As strains of Willie Nelson’s plaintive tune “Stay All Night (Stay a Little Longer)” strum in the dark, lights come up on an almost bare three-quarter thrust stage. Tad off center left, a tall, raw-boned woman with a full mane of tawny hair rears back in a grey utilitarian rolling office chair behind a grey utilitarian metal desk piled randomly with pens, paper, coffee cups and an old manual typewriter.
The simple block letter sign shoved to the front of the desk’s cascade of debris reads Molly Ivins. Frustrated, pissed off, the statuesque woman bemoans her inability to come up with printable words to fill the clean sheet of paper waiting in the carriage. “Sonofabitch,” she exclaims in disgust and hauls herself up to pace the stage like a caged lioness, a Texas-styled Amazon in jeans and red cowboy boots. She’s sharing a vulnerable moment. Molly Ivins with writer’s block? Imagine that.
Even an Olympian can experience an occasional mental lapse like regular folk.
Right off the bat, Margaret and Allison Engel’s Red Hot Patriot: The Kick-Ass Wit of Molly Ivins, having its Texas premiere at Austin’s Zach Theatre, thrusts its audience directly into the personal reality of its intimidating, iconic heroine of a subject.
Very little speechifying from a pedestal exists in this play, which lasts a bit more than 90 minutes without intermission. Award-winning journalists, themselves, with long track records in a tough-to-survive-in business, the Engel sister playwright duo bypasses any inclination to cheapen the work with maudlin deification, still allowing the larger than life aspirations and accomplishments of their amazing subject to shine through with her gritty, irreverent, often besotted persona intact. For the most part they succeed, even when the cinematic nature of the performance feels slightly awkward on stage.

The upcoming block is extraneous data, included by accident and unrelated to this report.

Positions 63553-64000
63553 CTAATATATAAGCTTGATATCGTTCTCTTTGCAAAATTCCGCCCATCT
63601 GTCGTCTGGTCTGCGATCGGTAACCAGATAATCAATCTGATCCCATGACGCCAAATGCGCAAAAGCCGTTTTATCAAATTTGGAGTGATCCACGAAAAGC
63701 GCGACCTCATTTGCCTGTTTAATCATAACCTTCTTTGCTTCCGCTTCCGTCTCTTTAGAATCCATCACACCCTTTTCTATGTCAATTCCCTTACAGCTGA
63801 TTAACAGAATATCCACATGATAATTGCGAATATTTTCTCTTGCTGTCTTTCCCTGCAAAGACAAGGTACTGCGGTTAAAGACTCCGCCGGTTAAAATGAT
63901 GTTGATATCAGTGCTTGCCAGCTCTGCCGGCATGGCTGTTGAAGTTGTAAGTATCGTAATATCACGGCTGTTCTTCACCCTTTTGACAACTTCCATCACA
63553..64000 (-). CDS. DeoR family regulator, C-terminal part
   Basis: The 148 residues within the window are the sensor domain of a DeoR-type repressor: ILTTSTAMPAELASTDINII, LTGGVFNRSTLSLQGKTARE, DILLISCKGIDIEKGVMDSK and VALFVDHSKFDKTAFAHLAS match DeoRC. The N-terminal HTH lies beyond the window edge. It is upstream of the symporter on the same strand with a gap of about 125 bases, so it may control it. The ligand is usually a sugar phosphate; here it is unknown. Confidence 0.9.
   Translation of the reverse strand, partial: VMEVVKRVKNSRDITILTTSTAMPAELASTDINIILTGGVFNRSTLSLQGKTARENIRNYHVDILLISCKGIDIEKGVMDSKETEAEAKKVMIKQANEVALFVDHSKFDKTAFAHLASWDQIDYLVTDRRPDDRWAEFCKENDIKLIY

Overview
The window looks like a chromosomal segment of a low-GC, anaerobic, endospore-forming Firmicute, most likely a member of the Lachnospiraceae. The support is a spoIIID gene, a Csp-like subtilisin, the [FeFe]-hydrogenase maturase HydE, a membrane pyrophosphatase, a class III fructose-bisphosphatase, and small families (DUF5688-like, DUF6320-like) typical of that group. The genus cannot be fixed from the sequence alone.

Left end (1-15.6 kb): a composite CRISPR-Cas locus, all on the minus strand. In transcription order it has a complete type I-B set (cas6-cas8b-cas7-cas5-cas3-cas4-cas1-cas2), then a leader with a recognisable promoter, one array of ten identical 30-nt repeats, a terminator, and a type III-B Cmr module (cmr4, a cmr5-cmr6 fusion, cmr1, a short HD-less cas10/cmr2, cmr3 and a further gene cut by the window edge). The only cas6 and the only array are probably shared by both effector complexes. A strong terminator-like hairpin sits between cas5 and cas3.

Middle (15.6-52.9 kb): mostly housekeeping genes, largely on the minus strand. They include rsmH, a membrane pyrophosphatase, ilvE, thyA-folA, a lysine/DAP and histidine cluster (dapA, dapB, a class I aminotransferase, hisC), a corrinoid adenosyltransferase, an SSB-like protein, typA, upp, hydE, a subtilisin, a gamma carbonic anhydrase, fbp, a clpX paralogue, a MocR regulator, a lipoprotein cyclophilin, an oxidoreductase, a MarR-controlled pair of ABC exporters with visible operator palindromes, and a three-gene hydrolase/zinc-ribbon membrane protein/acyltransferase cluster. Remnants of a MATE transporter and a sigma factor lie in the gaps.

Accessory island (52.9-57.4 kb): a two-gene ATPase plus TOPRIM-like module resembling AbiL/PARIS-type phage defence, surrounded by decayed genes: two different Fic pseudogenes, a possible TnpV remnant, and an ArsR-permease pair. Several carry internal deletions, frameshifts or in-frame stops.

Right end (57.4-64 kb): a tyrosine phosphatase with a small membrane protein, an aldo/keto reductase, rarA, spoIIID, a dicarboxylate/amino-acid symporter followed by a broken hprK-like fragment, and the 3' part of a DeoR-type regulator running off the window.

Molly, or her spirit essence, exists in some sort of timeless, sparse office limbo “now,” sharing key episodes and moments of special impact to her life, both inner and outer, in retrospect. She unfolds her tale casually and confidentially, addressing the audience directly in episodic fashion, with iron-willed, steel-eyed clarity and relentless honesty. On an upstage scrim, magnified black and white photographs of Molly, her family, her dog “Shit,” special associates and politicos and shots from 1960s newspaper life flash by (scenic design is by John Arnone; video design by Maya Ciarrocchi).
Molly refers to them proudly or wistfully, as if it were all part of a planned presentation. A generic office copy boy (Gray Randolph) in 60s attire functions as the catalyst for scene change and occasional humorous relief, pulling sheets off an old-fashioned AP wire machine and handing them to Molly deadpan fashion, in transition to the next episode or beat. On screen, this device would flow smoothly; here, it becomes repetitive and makes some scene shifts feel cumbersome, illogical.
The Zach Theatre’s production of Red Hot Patriot thrives under the much-lauded direction of David Esbjornson, who directed and co-created the original production in 2010 at The Philadelphia Theatre Company, which featured Kathleen Turner as Molly Ivins. “We used much of Molly’s writing but also had to imagine her in the present as she might have been if she were still among us,” Esbjornson writes in the director’s notes.
The Zach’s open thrust space suits the multi-media presentational style of the piece. In Austin’s Barbara Chisholm, Esbjornson cast an actor who brilliantly sustains the artistic arc of the piece while creating an unforgettable, realistic portrayal of an American legend. Dripping with brazen charisma and bravado, Chisholm tosses off Molly’s rattler-sharp barbs like she was born to it.
In the next moment, she retreats inward to become the deeply wounded daughter of “The General” (her perfectionist dad who commits suicide), the devastated sweetheart of a brilliant biologist killed in Vietnam, or the populist journalist sounding alarm, adrift in a contentious sea of male political incompetence and graft. To those who knew the woman, herself, Chisholm’s Molly must feel like a most welcome ghost. For those of us who adored her through her writing, Chisholm embodies the essence of the Molly whose words resonate so deeply in our hearts and minds.
Editor's Note: A full version of this review is on CriticalRant.com, which is a TheaterJones media partner.